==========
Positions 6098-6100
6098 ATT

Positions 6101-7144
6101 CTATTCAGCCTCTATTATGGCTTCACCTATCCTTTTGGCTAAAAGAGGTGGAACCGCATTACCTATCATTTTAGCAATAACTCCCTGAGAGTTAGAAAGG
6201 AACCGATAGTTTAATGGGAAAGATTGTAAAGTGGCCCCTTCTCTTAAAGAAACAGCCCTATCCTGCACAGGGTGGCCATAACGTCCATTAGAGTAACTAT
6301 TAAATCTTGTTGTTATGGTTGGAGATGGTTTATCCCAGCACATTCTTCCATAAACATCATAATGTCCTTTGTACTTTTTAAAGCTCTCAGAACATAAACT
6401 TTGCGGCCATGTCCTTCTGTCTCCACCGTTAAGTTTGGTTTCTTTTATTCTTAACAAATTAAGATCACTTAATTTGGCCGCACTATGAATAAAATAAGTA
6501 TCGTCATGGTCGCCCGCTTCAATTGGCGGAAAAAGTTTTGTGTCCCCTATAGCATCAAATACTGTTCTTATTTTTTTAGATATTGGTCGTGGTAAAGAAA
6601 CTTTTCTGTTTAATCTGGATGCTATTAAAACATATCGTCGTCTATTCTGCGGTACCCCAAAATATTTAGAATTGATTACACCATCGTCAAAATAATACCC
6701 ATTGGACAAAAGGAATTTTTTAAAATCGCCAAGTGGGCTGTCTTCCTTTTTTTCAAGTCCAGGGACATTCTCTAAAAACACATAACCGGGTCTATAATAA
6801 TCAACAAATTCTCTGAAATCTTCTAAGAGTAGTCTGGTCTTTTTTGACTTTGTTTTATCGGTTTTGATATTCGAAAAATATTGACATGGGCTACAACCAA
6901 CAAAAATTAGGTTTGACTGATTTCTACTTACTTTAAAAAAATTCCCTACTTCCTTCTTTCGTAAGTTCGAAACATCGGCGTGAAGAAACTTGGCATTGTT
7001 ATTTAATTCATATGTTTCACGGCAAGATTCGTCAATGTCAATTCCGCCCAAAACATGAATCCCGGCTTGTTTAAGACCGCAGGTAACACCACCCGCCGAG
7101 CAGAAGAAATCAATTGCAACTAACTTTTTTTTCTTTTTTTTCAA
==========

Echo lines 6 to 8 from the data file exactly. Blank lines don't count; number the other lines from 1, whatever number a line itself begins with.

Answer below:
6301 TAAATCTTGTTGTTATGGTTGGAGATGGTTTATCCCAGCACATTCTTCCATAAACATCATAATGTCCTTTGTACTTTTTAAAGCTCTCAGAACATAAACT
6401 TTGCGGCCATGTCCTTCTGTCTCCACCGTTAAGTTTGGTTTCTTTTATTCTTAACAAATTAAGATCACTTAATTTGGCCGCACTATGAATAAAATAAGTA
6501 TCGTCATGGTCGCCCGCTTCAATTGGCGGAAAAAGTTTTGTGTCCCCTATAGCATCAAATACTGTTCTTATTTTTTTAGATATTGGTCGTGGTAAAGAAA